A new study by Juniper finds that the global contact centre-as-a-service (CCaaS) market revenue is likely to reach £13.3 billion by 2027. The following global contact centre statistics highlight how customer satisfaction and call response times remain a top priority for businesses in a post-pandemic environment:
34. 58.3% of contact centres emphasise budget as a significant obstacle to running their dream operation. (Source)
35. The global call centre market, including contact centres, multimedia access centres, and customer interaction centres, is expected to reach £425 billion by 2027, fuelled by the changing needs of businesses due to the Covid-19 pandemic. (Source)
36. The Cloud-based contact centre market is set to reach £20 billion by 2023 at a CAGR of 25%. (Source)
37. Cloud contact centres are 27% cheaper with 35% less downtime than their on-premise counterparts. (Source)
38. 49% of clients use three to five different communication channels to contact customer service. (Source)
39. 80% of calls answered within 20 seconds represent the global norm for service level in a call centre, while the average speed to respond to a call is an estimated 28 seconds. (Source)
40. 95.7% of contact centre workers consider customer satisfaction as the number one call centre metric. (Source)
41. 75% of customers expect a consistent experience across multiple channels, including social media, mobile, online, in-person, or via phone, with 73% stating they will likely leave the brand if they don’t receive it. (Source)
42. 36% of call centres utilise cloud technology. (Source)
43. 77% of clients consider a business more positively if they’re proactive with customer service. (Source)
44. 35% of customers prefer customer support agents to help them resolve their issues in a single interaction. (Source)
45. 59% of business clients state that their expectations for customer support have increased compared to the previous year. (Source)
46. Only 26% of consumers responded positively when asked if they reckon customer service centres provide adequate support, compared to 49% who disagreed. (Source)
47. Customers will likely pay a 16% price premium in exchange for a good customer experience. (Source)
48. 49% of clients feel relieved when their calls aren’t transferred, 37% state they feel their business is valued, with 34% of them are more likely to complete a purchase. (Source)
49. 53% of customers reveal they often need to repeat their reason for calling multiple agents. (Source)
50. 86% of contact centre agents feel they don’t have adequate resources or the authority to provide effective customer service. (Source)
51. Up to 30% of call volume is about previously unresolved issues. (Source)
52. 50% of contact centre managers claim that they didn’t utilise automation in their contact centre tools enough. (Source)
53. Despite the growing popularity of bots and automation, traditional technologies, like telephone and email, will account for 81.5% of the total contact centre inbound interactions. (Source)
54. 66% of call centre companies seek to invest in advanced analytics to provide a more efficient customer experience. (Source)
55. 76% of call centres are looking to invest in AI over the next two years. (Source)
56. 82% of decision-makers believe that insights gained from inbound calls and call experiences could potentially reveal costly blind spots in their organisations. (Source)
57. 88% of call centre service teams admit the pandemic has unveiled their technology gaps. (Source)
58. 76% of customers who reach out to customer service do it via phone calls. (Source)
59. The average speed to take a call is 15 seconds better in blended contact centres than in those with dedicated inbound and outbound teams. (Source)
60. Call centres attribute 60% to the global customer service market. (Source)
61. 66% of global call centres are located in the US. (Source)
62. 57% of businesses are experimenting with the use of AI in assisting their customer service agents. (Source)
63. Migrating to the cloud can increase call answer rates by 5%, with the Average Speed of Answer (ASA) dropping by 50%. (Source)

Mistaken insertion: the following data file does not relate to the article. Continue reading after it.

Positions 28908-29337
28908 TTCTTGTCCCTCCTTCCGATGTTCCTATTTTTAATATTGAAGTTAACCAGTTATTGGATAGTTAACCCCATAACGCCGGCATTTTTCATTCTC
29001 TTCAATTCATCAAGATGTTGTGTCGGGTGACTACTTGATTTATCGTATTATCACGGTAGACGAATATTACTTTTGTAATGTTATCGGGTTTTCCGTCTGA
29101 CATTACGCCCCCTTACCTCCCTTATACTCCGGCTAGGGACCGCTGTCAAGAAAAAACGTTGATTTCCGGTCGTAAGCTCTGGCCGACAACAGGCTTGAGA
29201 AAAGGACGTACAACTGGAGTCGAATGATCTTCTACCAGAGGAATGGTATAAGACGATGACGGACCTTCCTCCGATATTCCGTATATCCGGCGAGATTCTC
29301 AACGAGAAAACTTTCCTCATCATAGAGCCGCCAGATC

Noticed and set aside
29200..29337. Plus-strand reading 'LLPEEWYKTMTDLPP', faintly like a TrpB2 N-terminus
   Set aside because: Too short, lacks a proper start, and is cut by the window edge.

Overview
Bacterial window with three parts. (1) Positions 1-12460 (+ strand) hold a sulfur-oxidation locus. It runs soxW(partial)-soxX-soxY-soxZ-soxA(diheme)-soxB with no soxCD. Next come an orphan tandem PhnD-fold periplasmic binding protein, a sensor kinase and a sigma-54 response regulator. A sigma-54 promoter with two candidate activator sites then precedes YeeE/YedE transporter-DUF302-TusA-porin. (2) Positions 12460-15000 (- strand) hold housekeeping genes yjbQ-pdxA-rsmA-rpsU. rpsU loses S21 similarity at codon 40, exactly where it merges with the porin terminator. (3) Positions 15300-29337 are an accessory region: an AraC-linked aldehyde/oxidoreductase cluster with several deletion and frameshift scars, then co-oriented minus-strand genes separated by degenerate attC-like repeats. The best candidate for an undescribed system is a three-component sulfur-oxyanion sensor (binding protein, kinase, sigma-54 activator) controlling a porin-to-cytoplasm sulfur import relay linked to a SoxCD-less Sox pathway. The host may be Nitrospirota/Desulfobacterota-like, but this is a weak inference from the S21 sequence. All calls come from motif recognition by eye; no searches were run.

64. 90% of call centres that shifted to the cloud did so to gain financial flexibility. (Source)
What makes a great contact centre?
Regardless of the main objectives of contact centres, they all aim to either market a product or a service, provide assistance or collect customer information. But how do they achieve all that? The key to creating a contact centre that successfully meets its goals lies in several factors starting with establishing the right environment with particular attention to providing quality equipment and bright space to foster productivity.
Building a solid relationship with your agents with communication and mutual trust in focus to avoid employee burnout, clear goals and effectively utilised client information can also contribute to a great contact centre that benefits your business in the long run.
How do you measure the success of a contact centre?
When clients decide to reach out to a contact centre, they expect their queries to be resolved as quickly and professionally as possible. The success of your contact centre directly corresponds with customer satisfaction. Choosing the right metric is key to determine the effectiveness of your processes and also helps identify necessary areas for improvement.
The most critical contact centre metrics and KPIs contact centres need to focus on include:
– Response times
– Quality of the calls
– Average call duration
– Customer service satisfaction score
– Escalation rate
– Call abandonment rate
What is the most important aspect of a contact centre?
A contact centre can have the latest software and cutting-edge technology, but its operation’s core hugely relies on its agents’ qualities. A customer’s experience with a contact centre is often the determining factor in whether to continue doing business with your company. Hiring agents with the right skill set is crucial to meeting customers’ needs and maintaining long-term relationships. But what makes a good contact centre agent?
Contact centre agents deal with a variety of situations on a daily basis, some are more demanding than others, and even though there is no one size fits all solution, they are required to have certain personality traits to create a good call centre experience. Creative problem-solving, empathy and effective communication skills are all essential elements of providing good customer service, such as the ability to remain calm under pressure or having an optimistic spirit to soften the mood.
What are the basic elements of a contact centre?
The modern contact centre is evolving consistently. As companies continue to learn the importance of providing excellent customer service, contact centres are becoming extremely advanced, with new emerging technologies to discover, like artificial intelligence or sentiment analysis. As such, the contact centre market is set to grow at a CAGR of 19.7% from 2020 to 2027.
In order to support operations efficiently, a contact centre should include the following tools:
– Call recording tools and analytics platforms
– Workforce management and optimisation tools
– Interactive Voice Response systems (IVR)
– Artificial intelligence and virtual agents
– Automatic call distribution (ACD) software
– Security services and Quality of Service monitoring